New York, 9 December 2021 (TDI): Today is International Anti-Corruption Day. Governments, private companies, non-governmental organizations, the media, and citizens around the world are joining forces to fight this crime.

Corruption is a complex social, political, and economic phenomenon that affects all countries. It undermines democratic institutions, hinders economic development, and tends to undermine the very foundations of democracy by distorting electoral processes. It distorts the rule of law and creates tensions that are the only reason for the demand for bribes.

Economic development stagnates because foreign direct investment is not encouraged and small businesses in the country often find it impossible to overcome the “start-up costs” required due to corruption. On October 31, 2003, the General Assembly adopted the United Nations Convention against Corruption. It requested that the Secretary-General appoint the Office of the United Nations Drugs and Crime (UNODC) as a secretariat of the Convention’s Conference of state parties.

The Council also designated December 9 as World Anti-Corruption Day. The purpose of it is to raise awareness of corruption and the role of the Convention in the fight against and prevent it. The conference went into effect in December 2005.

The United Nations Development Program (UNDP) and the United Nations Office on Drugs and Crime (UNODC) are at the forefront of these efforts. Long speeches were made, and vows were made to end this vicious practice.

OECD Anti-Bribery Convention

The Organization for Economic Co-operation and Development (OECD) Anti-Bribery Convention establishes legally binding standards to criminalize bribery of foreign officials in international trade and provides several related measures to make this a success. It is the first and only international anti-corruption tool focused on the “Supply-side” of bribery transactions.

The 2021 recommendation on combating bribery of foreign public officials in the International Trade Agreement is in line with the Anti-Bribery Agreement to further strengthen and support its implementation.

Moreover, the (OECD) working group on bribery, comprises 44 countries that are members of the Anti-Bribery Convention. They are responsible for overseeing the implementation and enforcement of the Anti-Bribery conventions and recommendations.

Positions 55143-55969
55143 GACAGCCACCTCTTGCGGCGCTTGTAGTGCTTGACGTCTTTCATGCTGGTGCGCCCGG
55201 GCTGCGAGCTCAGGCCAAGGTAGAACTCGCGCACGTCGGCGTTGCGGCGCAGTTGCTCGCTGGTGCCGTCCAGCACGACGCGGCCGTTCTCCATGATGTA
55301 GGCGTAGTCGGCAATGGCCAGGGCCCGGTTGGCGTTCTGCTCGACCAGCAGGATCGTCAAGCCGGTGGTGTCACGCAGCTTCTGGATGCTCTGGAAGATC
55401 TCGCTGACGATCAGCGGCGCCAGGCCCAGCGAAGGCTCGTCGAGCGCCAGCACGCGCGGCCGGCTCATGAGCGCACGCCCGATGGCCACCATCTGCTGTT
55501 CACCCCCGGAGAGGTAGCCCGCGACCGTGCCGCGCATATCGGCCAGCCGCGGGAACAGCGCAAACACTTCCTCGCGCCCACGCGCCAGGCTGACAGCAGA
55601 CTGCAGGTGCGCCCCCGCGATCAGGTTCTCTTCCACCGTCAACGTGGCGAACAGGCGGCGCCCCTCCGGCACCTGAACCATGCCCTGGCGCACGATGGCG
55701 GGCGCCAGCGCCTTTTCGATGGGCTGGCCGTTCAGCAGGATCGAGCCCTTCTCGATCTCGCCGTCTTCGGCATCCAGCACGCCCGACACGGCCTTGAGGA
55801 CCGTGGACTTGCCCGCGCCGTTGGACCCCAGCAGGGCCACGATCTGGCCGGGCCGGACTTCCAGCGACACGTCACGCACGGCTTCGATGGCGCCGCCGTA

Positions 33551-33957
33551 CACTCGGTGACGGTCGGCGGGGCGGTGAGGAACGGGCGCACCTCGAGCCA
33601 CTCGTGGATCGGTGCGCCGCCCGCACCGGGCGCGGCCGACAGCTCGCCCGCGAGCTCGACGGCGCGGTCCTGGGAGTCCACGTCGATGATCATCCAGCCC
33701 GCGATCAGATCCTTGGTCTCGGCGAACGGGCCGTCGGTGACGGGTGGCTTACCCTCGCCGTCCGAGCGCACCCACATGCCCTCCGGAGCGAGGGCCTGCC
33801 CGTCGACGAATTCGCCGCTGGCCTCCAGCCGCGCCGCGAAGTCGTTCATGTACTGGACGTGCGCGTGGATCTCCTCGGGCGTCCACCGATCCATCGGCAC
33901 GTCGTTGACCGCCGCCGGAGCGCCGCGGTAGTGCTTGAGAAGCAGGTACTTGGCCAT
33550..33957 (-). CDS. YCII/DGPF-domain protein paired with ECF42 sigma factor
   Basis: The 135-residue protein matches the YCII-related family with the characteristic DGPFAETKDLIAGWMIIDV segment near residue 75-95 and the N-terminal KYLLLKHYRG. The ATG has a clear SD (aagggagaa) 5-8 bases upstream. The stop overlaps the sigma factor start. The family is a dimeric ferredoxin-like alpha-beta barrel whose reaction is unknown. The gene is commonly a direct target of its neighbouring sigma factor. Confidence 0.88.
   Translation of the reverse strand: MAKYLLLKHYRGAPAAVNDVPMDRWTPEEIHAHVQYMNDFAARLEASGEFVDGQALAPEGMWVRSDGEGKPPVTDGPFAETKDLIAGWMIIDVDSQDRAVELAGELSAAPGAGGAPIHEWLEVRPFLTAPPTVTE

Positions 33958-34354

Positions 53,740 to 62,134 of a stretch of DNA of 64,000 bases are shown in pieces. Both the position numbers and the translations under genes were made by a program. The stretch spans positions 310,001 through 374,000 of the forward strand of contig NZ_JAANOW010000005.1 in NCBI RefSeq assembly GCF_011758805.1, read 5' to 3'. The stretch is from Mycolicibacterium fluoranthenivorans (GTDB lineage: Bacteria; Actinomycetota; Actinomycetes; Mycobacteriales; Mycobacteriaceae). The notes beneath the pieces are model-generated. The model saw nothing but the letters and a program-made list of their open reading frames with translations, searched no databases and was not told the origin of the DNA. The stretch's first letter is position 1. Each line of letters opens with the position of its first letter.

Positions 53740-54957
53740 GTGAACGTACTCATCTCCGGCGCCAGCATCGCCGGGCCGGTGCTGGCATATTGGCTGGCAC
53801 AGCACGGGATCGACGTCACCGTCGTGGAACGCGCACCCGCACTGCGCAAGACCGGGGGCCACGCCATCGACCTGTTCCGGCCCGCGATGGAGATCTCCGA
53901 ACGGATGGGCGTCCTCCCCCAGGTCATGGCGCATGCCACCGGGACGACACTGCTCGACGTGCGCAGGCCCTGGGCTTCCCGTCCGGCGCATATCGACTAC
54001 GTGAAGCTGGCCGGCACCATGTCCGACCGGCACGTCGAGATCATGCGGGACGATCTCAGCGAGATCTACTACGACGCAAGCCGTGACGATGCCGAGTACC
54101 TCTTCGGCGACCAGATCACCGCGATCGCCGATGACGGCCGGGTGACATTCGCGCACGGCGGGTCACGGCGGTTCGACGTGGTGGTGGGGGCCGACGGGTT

In 2018, the Working Group decided to undertake a comprehensive review of 2009 Anti-Bribery recommendation. This was to ensure that we continue to reflect a range of best practices, styles, and challenges that have emerged in the international bribery sector over the past decade.

After a rigorous process, which included two rounds of extensive consultations with external partners, a ten-year stock accounting for the implementation of the 2009 Anti-Bribery Recommendation, several written procedures, and eight volunteer Working Group meetings, the 2021 Anti-Bribery Recommendation was adopted by the OECD Council on 26 November 2021.

With Recommendation, the Parties to the Anti-Bribery Agreement agree to new measures to strengthen their efforts to prevent, detect and investigate bribery in other countries. In addition to enhancing the provisions already included in the 2009 Anti-Bribery Recommendation.

The Recommendation 2021 covers sections on key issues that have emerged or significantly evolved in the anti-corruption environment. Including strengthening the enforcement of foreign bribery laws. Addressing the demand side of foreign bribery, strengthening international cooperation.

The introduction of non-bribery decision-making mechanisms, incentivizing anti-corruption compliance by companies, and the provision of complete and effective protection to reporting persons.

Right to benefit from strong anti-corruption efforts

It is one of five OECD Recommendations that form a strong OECD framework for fighting corruption, which includes areas such as taxation, legal development assistance, export debt, and state-owned enterprises.

While it is everyone’s right to benefit from strong anti-corruption efforts. Misconduct and wrongdoing are stealing away valuable resources at a time when they are most needed to respond and recover from the COVID pandemic.

And yet it is not only the countries that need to come together and address this global problem with shared responsibility. Every single person young or old has a role to play in preventing and combating corruption, promoting sustainability and integrity at all levels of society.


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